What is Reneging?
Reneging refers to a situation where one party goes back on a promise or breaks an agreement or contract that they had previously accepted. Every day, individuals and businesses enter into verbal or written contracts that they are expected to abide by the terms of. However, there are situations when one party may decide to renege on an agreement against the wishes of the other contractual party.
For example, a party that had entered into a contract to supply internet services for the next two years can renege on the contract when they file for bankruptcy before the contract is terminated. However, if the internet service provider breaks the agreement on the ground that one of the directors is unsatisfied with the terms of the contract, the customer can sue them in a court of law and seek damages for any losses incurred.
Reneging on a Contract
When a business decides to renege on a contract, it should only do so when there are compelling grounds for not honoring the contract. If there are no complications or difficulties in meeting the terms of the contract, one should avoid breaking the agreement and thereby subjecting yourself to potentially getting embroiled in legal disputes that may result in the business having to pay huge sums in damages.
If a business is in a contract that it no longer wishes to pursue, it can try the following alternatives to breaking the contract:
1. Cooling-off period
A cooling-off period is a period when an individual or business is allowed to renege on an existing contract without having to deal with the consequences of contract cancellation. The Federal Trade Commission allows a cooling-off period of 72 hours for purchases made at a temporary business location (such as an exhibition or trade show).
Also, there are states that allow their residents to renege on a contract within three days of signing it, as long as the contract documents contain a clause allowing such actions.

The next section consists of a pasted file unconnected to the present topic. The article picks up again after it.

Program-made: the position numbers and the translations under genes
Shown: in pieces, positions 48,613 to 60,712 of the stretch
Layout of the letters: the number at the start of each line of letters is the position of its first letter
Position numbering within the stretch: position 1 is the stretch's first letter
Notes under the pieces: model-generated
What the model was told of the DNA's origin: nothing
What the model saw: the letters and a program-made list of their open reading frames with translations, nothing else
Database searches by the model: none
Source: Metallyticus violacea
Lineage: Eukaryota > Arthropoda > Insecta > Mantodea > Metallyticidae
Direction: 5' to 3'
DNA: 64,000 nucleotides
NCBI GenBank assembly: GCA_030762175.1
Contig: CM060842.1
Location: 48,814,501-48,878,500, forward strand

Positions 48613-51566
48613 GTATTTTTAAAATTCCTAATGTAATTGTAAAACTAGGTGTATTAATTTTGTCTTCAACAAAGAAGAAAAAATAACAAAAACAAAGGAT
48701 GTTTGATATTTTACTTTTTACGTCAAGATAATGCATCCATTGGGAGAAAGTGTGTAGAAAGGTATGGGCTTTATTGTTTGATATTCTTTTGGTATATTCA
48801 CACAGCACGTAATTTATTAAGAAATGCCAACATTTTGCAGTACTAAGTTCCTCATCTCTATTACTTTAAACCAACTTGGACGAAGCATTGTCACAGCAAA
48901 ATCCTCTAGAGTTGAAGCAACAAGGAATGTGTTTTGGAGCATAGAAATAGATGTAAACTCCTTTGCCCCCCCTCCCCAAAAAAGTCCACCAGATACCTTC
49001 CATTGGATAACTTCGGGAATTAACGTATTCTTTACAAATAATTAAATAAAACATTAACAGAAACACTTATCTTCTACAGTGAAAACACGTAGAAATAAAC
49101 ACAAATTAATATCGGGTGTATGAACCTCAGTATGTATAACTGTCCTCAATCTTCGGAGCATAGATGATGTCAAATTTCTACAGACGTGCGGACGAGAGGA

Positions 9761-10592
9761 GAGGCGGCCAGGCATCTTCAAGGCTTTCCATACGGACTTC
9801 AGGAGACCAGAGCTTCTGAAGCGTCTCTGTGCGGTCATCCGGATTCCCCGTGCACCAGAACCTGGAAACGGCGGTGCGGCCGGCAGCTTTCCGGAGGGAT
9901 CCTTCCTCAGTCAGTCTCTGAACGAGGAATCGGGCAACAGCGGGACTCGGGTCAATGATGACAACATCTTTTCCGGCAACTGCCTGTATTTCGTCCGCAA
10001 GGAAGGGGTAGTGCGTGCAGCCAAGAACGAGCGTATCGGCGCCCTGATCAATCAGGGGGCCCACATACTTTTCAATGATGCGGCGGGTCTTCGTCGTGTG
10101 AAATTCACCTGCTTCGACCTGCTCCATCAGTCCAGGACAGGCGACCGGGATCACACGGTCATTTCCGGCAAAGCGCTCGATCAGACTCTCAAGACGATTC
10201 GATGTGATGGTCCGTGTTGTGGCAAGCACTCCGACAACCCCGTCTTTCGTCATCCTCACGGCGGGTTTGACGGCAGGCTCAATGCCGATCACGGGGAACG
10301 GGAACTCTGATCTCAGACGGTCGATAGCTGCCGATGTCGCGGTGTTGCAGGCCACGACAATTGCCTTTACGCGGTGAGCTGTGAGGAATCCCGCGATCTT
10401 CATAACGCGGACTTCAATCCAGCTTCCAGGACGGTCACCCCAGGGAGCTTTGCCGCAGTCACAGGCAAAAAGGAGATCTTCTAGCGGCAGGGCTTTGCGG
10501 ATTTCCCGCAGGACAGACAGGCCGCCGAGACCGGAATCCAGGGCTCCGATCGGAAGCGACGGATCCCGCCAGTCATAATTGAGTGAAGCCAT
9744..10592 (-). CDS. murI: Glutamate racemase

2. In the event of fraud or duress
If a contract is entered into due to the threat of force or intimidation, the contract is not legally binding, and the party can opt out of the contract without any legal consequences. A party can also opt out of a contract if, at the time of entering into the contract, the other party intentionally misrepresented some material information about the contract or omitted certain material information that is deemed important to both parties.
3. Breach of contract
If one of the parties in the contract breaches one of the agreements in the contract, the other party can use that as a legal ground for reneging on the contract. For example, if the contract was for the delivery of machine-cut stones at a construction site, and the seller fails to deliver by the agreed date and has shown no commitment to making the delivery, the buyer can cancel the contract. In such a case, the seller cannot seek damages from the buyer for opting out of the contract.
Reneging on a Job Offer
Reneging can also apply in the workplace when a candidate turns down a job offer that they had previously accepted. Taking into account what may be a long and tedious hiring process, rejecting a previously accepted job offer is a difficult experience for most people. As long as the candidate has not signed an employment contract with the employer, there are no legal consequences for reneging on the job offer.